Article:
DRIP PORTFOLIO
Drips and the Foolish Four

Combining different investment strategies can have mixed results, so you need to consider the goal of each strategy and determine if the process of one strategy can mix well with another strategy. Buying Rule Makers through Drips makes sense, for example, but when you try to combine the Foolish Four with a Drip investment strategy, you hit snags.

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By George L. Smyth
July 26, 2000

A number of people have considered the possibility of mixing Drip investing with the Foolish Four.

We know that Drips are an excellent strategy, and we may have read about the power of the strategy known as the Foolish Four. One might think that if one great strategy is a good idea, then two great strategies might be twice as good. Well, not exactly. Even The Unemotional Investor, the book that covers the Foolish Four and mechanical investment methods, doesn't believe that Drips and the Foolish Four mix well.

When thinking about bringing together strategies, one must first understand the goals, then see if the means by which different strategies work are compatible. With Drips and the Foolish Four, the mix may be one of water and oil.

Drips utilize a long-term strategy, where the strength lies in the fact that risk is reduced through the power of dollar cost averaging. When making numerous purchases over a long period of time, the actual cost of each purchase will almost certainly be different. So, the attempt to time one's purchase is normally taken out of the mix.

There are several Foolish Four strategies that one can employ, but they all work in the same direction. This strength of the strategy lies at least partially in the proper timing of one's purchase. A single purchase is made, held for a year, then sold (or retained if it still fits the initial criteria, which happens about half of the time).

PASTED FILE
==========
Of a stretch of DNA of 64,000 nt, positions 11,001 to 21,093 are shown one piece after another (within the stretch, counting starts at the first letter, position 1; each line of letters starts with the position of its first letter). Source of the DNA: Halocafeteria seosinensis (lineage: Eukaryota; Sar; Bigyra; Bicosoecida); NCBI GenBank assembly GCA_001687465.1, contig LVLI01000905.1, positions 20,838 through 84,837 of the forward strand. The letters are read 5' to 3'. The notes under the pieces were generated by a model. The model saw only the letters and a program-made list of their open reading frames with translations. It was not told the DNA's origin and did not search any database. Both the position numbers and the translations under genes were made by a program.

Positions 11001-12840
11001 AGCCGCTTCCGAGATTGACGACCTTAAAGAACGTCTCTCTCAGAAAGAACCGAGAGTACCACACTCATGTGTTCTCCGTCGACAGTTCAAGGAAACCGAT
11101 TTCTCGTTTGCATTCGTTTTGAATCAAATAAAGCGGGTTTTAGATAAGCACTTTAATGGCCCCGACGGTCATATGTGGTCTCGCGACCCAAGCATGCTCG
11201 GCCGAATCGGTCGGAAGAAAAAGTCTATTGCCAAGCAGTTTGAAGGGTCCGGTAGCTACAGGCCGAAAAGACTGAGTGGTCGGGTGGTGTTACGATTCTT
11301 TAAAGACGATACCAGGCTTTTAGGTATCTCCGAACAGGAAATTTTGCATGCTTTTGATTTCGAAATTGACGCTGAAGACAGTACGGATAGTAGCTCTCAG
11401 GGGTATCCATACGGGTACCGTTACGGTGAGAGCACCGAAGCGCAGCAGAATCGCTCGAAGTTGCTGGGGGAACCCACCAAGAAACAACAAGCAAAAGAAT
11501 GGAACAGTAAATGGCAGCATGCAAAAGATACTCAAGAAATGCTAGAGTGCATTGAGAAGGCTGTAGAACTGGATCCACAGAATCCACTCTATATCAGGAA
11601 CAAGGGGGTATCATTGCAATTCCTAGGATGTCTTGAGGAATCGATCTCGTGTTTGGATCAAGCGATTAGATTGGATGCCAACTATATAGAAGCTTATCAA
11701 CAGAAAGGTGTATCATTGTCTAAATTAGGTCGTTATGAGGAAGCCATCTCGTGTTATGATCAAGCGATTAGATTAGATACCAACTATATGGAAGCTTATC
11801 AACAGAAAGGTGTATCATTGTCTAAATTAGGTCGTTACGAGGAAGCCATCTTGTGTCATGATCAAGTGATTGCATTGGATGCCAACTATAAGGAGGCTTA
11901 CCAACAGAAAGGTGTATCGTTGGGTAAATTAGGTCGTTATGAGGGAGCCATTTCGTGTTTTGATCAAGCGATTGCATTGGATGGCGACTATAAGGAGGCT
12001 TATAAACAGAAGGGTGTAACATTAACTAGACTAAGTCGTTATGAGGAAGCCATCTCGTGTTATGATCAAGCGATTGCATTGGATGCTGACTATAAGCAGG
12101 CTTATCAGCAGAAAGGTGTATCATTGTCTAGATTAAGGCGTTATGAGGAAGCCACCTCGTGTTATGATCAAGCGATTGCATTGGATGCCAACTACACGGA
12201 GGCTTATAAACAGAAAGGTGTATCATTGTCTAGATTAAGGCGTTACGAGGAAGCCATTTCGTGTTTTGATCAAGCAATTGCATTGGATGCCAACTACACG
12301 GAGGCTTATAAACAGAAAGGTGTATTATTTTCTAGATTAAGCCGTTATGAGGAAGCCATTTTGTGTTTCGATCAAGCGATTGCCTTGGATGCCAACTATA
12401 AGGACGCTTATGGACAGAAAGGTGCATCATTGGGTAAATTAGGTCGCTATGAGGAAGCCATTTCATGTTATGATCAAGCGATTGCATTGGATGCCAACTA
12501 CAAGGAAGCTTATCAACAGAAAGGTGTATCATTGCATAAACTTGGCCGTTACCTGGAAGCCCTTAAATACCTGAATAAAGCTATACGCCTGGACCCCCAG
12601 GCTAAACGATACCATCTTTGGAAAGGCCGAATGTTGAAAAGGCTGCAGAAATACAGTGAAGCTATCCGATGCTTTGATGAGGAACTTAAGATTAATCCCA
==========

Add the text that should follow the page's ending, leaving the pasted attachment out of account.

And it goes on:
The execution of the two strategies is diametrically opposed in concept, so combining the two would be difficult indeed.

Also, the companies that are normally considered for each strategy are on opposite ends of the spectrum. Drip selections are usually growing companies that are selected because of their superior long-term potential. The Foolish Four choices are "value stocks" that have been beaten down and thus are selected for their short-term profitability potential and dividend yield.

Even if one is able to identify a company that fits both categories, finding the means of combining the strategies is problematic. Assume that one decides on a company the last day of the year. The purchase of a share and entry into the Drip could take a month or two, depending on the route taken. This is not a problem for someone who will be making regular purchases for the next decade or longer, but poses a major difficulty for the investor looking to combine the strategies.

One might make the first purchase of a Foolish Four in a Drip (following the initial share purchase and enrollment) in February or March. It is certainly possible that by this time the company will no longer be considered a Foolish Four qualifier, so it no longer fits the profile for selection.